“Good,” Arabella told me, “you understand the basics. Now what you need is time at the wheel. Nothing else can teach you what you need.”
As I come to the end of the marvelous green bump that MonChere brought me on Mother’s Day, I have tangible evidence of the truth of Arabella’s statement. The green bump (that’s what a large roll of roving is called) spun into about 9 skeins. Oh, the difference between the first skein and the last!
As beginning spinners, we are inconsistent in the size of yarn we are spinning, and also in the amount of twist we are adding to the yarn in the spinning process. The result is a finished yarn that is really too curly and twirly to be usefully knitted. (Which is one reason why you shouldn’t spend a lot of money on the wool you are learning upon!)
In this first skein, notice the uneven strands–some are “skinny” and some are “fat.” This occurs when the spinning of the singles is uneven–of course, the hallmark of a beginner! This is one of the skills that can only be gained by “time at the wheel.” Spinning such a large bump of wool gave me enough time at the wheel to really improve on my consistency.
Another issue for beginners is “overspinning,” which is also a consistency issue. It happens when too much twist is added to the single during spinning. When plying two singles, spinning in the opposite direction from which the singles were originally spun “balances” the finished yarn as they are twined together–except when both singles are inconsistently overspun. Then you just get what’s pictured here–evidence that this spinner needs more time at the wheel!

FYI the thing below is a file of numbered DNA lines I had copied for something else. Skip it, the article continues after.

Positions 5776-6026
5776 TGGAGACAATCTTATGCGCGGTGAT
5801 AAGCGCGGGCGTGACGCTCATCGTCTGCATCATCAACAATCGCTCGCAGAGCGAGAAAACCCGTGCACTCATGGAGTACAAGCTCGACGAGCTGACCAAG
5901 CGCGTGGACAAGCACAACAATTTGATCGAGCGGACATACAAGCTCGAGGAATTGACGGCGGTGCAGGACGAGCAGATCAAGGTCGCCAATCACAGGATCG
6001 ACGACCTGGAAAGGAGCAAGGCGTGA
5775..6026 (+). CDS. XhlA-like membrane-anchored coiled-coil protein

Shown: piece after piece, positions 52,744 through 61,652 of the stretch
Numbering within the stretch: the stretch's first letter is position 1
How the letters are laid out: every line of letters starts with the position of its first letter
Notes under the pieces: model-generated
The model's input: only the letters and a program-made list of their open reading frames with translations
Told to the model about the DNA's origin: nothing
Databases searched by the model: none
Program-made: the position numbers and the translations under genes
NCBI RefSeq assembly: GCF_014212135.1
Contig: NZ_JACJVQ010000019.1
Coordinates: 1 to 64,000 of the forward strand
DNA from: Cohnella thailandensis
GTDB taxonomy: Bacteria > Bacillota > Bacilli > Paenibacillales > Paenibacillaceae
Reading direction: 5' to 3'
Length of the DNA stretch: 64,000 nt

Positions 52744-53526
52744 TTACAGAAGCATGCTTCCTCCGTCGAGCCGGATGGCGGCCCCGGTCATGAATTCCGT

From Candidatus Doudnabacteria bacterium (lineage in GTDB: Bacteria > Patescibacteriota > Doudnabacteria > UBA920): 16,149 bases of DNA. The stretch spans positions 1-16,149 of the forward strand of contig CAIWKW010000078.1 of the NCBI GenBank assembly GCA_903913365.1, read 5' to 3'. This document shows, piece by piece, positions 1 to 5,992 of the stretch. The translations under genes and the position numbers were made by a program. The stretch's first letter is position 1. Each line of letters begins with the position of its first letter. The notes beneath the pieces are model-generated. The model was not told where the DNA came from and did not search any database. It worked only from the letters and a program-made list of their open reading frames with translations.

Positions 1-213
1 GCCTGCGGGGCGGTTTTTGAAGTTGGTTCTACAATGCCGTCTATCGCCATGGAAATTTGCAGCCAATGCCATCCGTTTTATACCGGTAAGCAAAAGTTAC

It does happen, though. The improvement does happen. Compare this last skein (hooray!) with the first above. Notice the evenness of the strands compared to each other, and the evenness of the whole skein compared to the first. This last skein even felt completely different in my hands as I wound it–lighter, fluffier, balanced.
As for the improvement, I can’t tell you what to do specifically, except keep spinning. It’s very strange, really. A spinner begins as an uncoordinated, goofy, stumbling upon oneself, uncertain being, but sticking with it, somehow she manages to bring it all together by not thinking about it, but simply doing it. Time at the wheel, says wise Arabella.